The wonderful thing about starting to make a living as a writer is that people pay you for writing. The difficult thing is that writing then inches into the practical area of your life. It can become work. It can lose its glittery magic.

Sunday afternoons, I get a chance to remember writing as a love a treasure found in stolen moments. It's a time to pull out that writing book I've been meaning to read (Page after Page, by Heather Sellers) and scribble through the exercises. It's a time to lie blank-minded in the hammock until a new story idea forces me to move so I can jot it down.

It's a time to be still, waiting to know what I want to do with a few hours' free time--and to take delight in the discovery that, after all these years, what I most want to do is write. With a splash of reading for seasoning.

:) Cheryl

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Saturday, August 9, 2008

Summer endings and beginnings

Summer's coming to an end where I live. The weather's still gorgeous--more gorgeous than it's been, in fact, since the temp's decided to quit setting record highs. But school is right around the corner, school year programs are starting back up, and we're busy with those last minute preps we make every year just before life kicks back into high gear.

I have mixed feelings about the turn of months this year. I've been enjoying some lazy days without schedules, when I get extra time with kids and books (and a new puppy! Hurray!) I've been enjoying the weather that permits long evening walks and bike rides, often ending with the lure of our local ice cream shop. (What can I say? My family works for food....) In between the lazy days have been plenty of busy ones when the kids went to camp and I went to the local coffee shop to dive into the latest writing project. In many ways, I'm not ready to click life's metronome up to a faster speed.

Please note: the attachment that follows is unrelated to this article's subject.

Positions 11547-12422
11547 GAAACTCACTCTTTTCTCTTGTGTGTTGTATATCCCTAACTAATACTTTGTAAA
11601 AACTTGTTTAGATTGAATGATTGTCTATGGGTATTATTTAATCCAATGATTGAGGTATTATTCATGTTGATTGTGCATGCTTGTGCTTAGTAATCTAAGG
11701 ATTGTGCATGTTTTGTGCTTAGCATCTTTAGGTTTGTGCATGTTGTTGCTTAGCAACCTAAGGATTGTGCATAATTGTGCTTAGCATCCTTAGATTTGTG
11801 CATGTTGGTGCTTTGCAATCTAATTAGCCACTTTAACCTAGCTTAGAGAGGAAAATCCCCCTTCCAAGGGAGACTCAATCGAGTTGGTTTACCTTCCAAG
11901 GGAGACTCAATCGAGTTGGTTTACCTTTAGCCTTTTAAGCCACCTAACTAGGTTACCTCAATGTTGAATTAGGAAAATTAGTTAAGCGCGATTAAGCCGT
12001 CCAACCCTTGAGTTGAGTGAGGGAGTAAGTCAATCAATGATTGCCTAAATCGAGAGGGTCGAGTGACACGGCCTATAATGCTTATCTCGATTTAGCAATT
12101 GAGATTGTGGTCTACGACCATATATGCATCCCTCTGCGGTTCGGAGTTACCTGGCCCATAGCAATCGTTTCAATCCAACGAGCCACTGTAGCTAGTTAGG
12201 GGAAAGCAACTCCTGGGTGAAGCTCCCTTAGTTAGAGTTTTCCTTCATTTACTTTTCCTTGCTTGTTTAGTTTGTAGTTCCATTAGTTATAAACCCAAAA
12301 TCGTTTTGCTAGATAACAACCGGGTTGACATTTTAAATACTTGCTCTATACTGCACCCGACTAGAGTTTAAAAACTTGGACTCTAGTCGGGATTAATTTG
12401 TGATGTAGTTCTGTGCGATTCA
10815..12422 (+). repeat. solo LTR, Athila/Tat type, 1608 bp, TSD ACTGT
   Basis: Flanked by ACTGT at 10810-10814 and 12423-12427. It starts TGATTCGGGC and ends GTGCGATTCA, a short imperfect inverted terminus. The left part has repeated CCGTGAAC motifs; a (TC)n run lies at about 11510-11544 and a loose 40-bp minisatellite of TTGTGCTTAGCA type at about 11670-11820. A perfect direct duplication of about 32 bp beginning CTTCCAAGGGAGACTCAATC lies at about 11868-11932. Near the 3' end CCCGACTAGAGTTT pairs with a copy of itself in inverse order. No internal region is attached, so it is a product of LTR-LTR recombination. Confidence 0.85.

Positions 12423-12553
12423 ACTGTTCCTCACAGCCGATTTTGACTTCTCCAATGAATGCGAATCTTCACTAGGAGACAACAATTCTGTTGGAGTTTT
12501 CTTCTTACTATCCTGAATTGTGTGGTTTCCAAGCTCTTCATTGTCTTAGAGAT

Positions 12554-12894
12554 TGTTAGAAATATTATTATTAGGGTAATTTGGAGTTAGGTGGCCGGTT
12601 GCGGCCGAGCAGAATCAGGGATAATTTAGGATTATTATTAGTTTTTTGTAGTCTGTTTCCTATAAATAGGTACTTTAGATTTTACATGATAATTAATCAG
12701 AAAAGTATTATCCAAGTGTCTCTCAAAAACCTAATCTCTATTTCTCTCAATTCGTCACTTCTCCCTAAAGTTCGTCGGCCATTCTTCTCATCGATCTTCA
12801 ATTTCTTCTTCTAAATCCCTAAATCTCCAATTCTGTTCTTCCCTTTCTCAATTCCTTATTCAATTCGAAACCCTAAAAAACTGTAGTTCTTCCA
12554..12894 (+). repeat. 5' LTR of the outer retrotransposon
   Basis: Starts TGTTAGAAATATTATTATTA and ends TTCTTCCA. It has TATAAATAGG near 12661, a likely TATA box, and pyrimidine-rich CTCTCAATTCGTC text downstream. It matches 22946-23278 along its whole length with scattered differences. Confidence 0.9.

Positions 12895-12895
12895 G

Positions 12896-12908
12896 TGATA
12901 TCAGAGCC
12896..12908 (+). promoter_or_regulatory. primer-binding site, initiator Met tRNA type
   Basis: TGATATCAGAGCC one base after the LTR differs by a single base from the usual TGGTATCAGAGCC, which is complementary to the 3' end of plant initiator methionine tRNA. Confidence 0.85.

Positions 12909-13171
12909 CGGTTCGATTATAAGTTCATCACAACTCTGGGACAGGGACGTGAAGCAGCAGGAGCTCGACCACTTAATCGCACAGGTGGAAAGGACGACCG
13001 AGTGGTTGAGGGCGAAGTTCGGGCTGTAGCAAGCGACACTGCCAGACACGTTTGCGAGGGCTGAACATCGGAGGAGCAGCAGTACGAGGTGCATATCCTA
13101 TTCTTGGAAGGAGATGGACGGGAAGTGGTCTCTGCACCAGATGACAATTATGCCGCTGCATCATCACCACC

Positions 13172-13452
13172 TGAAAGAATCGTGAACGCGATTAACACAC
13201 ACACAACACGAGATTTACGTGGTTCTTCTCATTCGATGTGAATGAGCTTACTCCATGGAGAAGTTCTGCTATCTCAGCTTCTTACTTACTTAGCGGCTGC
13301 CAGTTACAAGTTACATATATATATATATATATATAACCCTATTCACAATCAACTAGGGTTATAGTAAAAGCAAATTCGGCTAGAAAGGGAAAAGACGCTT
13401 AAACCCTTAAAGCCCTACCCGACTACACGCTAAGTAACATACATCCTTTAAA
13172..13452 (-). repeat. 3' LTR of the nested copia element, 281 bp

But...but, at the same time, I'm looking forward to cooler weather, the thrill of acting (I play a continuing character in my church's children's ministry), donning wool shawls, burning candles with spicy autumn scents, crocheting long fuzzy scarfs. And I'm looking forward to spending more time on the projects of my heart, the books and stories that don't have an immediate promise of a paycheck. :-)

Many writers have different writing styles to fit the different seasons of the year--or seasons of their lives. Maybe I'm at the golden spot: I'm enjoying the current season enough that I'm sorry to see it go, but I'm looking forward to all that the next season will bring.

Happy writing!